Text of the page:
Some researchers believe that some people have a hereditary predisposition to otherwise normal levels of circulating androgens, notably DHT. This combination of hormonal and genetic variables may explain why some people are more prone to hair loss than others.

Why does DHT affect people in different ways?

DHT has a variety of effects on people. This could be because of:

  • a boost in DHT receptors in the follicle
  • an increase in local DHT production
  • increased androgen receptor sensitivity
  • More DHT is created elsewhere in the body and enters the circulatory system.
  • increased testosterone in the blood, which acts as a precursor to DHT

Although DHT binds to follicle receptors five times more strongly than testosterone, the amount of DHT in the scalp is negligible when compared to levels in the prostate.

It is still unknown how levels are managed and why they change.

The role of 5-alpha-reductase

The enzyme 5-alpha-reductase (5-AR) transforms testosterone into the considerably more potent androgen, DHT.

If 5-AR levels rise, more testosterone is turned into DHT, resulting in more hair loss.

There are two types of 5-AR enzymes: type 1 and type 2.

  • Type 1 is mostly found in sebaceous glands, which create sebum, the skin’s natural lubricant.
  • Type 2 is primarily found in the genitourinary tract and hair follicles.

Type 2 is thought to be more crucial in the hair loss process.


Male pattern hair loss can have a detrimental impact on a man’s self-esteem. Some treatments have already been developed to assist alleviate this.

Finasteride, or Propecia, was certified for safety and efficacy by the FDA in 1997. The Food and Drug Administration (FDA).

It is a type 2 5-AR selective inhibitor. It is considered to suppress DHT formation by acting on the 5-AR enzyme, which is concentrated in hair follicles.

Although studies on its efficacy have shown very spectacular findings, several people have questioned its effectiveness.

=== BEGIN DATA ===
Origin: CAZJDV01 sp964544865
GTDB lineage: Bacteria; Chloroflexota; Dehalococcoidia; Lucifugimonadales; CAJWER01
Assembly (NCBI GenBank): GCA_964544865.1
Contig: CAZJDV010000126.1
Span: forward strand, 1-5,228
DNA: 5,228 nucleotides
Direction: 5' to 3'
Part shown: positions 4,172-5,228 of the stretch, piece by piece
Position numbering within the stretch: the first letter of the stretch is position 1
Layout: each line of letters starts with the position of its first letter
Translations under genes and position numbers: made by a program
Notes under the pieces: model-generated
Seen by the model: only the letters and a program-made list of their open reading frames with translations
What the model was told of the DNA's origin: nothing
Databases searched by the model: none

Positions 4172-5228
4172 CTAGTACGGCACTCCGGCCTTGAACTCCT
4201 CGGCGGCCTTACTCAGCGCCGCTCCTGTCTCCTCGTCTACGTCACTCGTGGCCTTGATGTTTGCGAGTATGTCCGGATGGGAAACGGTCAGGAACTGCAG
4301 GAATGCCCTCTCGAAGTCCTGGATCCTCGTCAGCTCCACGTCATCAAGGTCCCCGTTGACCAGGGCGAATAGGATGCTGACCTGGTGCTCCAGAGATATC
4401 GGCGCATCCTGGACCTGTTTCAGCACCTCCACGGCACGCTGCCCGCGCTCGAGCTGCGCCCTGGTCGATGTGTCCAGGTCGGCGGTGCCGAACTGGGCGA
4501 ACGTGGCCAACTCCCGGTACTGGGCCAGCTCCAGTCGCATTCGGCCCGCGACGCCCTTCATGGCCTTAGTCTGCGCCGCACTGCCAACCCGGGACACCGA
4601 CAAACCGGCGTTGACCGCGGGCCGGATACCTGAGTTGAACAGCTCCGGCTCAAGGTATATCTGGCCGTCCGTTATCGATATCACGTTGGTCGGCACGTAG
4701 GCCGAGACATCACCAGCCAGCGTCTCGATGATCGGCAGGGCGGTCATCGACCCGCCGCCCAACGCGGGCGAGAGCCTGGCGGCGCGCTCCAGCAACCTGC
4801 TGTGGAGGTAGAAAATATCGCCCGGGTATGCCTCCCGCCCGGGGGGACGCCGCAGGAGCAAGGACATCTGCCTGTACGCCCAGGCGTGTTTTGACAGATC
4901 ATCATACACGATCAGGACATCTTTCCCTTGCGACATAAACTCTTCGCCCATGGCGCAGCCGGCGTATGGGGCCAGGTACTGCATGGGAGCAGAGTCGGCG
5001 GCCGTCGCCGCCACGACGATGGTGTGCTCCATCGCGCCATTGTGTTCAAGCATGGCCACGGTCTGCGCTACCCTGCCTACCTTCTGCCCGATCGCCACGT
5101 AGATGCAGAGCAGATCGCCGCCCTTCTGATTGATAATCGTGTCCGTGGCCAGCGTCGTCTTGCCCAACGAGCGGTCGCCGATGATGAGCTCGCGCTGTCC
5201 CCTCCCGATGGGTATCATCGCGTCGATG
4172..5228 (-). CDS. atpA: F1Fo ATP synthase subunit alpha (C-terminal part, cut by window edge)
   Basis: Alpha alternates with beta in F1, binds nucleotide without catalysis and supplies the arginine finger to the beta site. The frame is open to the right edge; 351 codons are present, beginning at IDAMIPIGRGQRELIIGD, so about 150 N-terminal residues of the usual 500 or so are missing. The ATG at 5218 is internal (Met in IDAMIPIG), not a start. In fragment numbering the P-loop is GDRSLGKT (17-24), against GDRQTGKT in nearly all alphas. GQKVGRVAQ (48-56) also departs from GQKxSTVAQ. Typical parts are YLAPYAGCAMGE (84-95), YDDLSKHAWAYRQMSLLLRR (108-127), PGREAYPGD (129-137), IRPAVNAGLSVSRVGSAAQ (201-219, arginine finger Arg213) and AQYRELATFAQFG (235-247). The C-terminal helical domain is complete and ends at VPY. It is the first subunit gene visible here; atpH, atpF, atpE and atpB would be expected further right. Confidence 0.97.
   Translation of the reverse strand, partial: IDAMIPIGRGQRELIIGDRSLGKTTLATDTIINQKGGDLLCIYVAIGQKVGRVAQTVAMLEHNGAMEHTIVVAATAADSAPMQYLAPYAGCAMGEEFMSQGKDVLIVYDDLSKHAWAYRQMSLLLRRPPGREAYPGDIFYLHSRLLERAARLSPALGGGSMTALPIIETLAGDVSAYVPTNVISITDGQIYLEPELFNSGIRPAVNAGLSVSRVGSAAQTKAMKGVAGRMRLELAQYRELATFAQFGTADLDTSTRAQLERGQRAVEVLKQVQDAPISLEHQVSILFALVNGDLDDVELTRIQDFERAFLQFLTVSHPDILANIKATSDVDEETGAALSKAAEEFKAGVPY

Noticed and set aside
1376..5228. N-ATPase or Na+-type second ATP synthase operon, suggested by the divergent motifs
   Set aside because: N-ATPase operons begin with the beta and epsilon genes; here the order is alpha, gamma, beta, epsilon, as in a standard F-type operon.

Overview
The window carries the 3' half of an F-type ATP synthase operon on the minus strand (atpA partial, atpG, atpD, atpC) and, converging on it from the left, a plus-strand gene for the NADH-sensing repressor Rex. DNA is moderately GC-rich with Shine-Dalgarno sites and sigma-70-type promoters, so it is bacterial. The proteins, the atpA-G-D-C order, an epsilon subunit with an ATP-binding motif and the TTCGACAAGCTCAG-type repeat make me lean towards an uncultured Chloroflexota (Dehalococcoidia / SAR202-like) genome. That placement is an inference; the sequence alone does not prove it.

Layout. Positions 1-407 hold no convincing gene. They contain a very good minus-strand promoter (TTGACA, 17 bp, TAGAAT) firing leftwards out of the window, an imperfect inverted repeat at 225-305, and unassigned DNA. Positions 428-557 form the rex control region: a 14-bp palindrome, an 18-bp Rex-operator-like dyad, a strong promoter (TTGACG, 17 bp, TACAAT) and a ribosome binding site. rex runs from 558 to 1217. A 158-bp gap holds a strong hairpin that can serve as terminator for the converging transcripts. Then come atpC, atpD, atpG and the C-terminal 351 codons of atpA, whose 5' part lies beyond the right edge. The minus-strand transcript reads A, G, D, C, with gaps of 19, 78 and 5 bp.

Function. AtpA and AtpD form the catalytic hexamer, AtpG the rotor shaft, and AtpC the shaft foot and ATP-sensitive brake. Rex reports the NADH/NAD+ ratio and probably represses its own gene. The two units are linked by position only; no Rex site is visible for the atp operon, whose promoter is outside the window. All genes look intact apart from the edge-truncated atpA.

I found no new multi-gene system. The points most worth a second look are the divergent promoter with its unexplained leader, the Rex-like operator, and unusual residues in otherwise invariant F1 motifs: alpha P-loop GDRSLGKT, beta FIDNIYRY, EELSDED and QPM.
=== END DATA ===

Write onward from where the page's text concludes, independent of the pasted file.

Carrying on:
According to research, it can slow the progression of baldness and, in some circumstances, restore hair growth. However, throughout a 5-year period, the number of hairs effectively grown in a square inch of scalp was 227, while the normal number of hairs in a square inch is around 2,200.

Finasteride can be taken orally once a day at a dose of 1 milligram (mg). Injections are also an option. Hair loss will continue if treatment is discontinued.

A reduction of libido, a diminished ability to create and maintain an erection, and a decrease in ejaculate are all side effects.

Other causes of hair loss

Another explanation claimed to explain male pattern hair loss is that the follicles themselves become increasingly stressed by the scalp as they age.

In younger people, the follicles are protected by fat tissue beneath the skin. Youthful skin also retains moisture better. As the skin dehydrates, the scalp compresses the follicles, causing them to shrink.

Because testosterone contributes to fat tissue reduction, higher levels of testosterone may further reduce the scalp’s ability to buffer the hair follicles.

Some experts believe that increased enzyme activity occurs in the site as follicles strive to preserve their status. More testosterone is converted to DHT, which causes more eroding and hair loss.

More research on DHT and male pattern baldness may one day allow scientists to ultimately solve the code of male pattern baldness. For the time being, it is a game of waiting.

Can DHT Blockers Affect Beard Growth and Hair Growth?

DHT, or dihydrotestosterone is a hormone that causes hair loss and beard growth. DHT blockers are a type of treatment that can be used to stop the production of DHT in the body. There is no scientific evidence to show if DHT blockers affect beard and hair growth. DHT blockers have been shown to have varying effects on people with different genetic backgrounds. The effects of DHT blockers on your beard and hair growth depends on your genetic background. Men who are genetically wired to grow beards will not notice any changes from taking DHT blockers, while men who actively use beard growers or hair growers will be more likely to experience DHT Blocker side effects such as hair loss.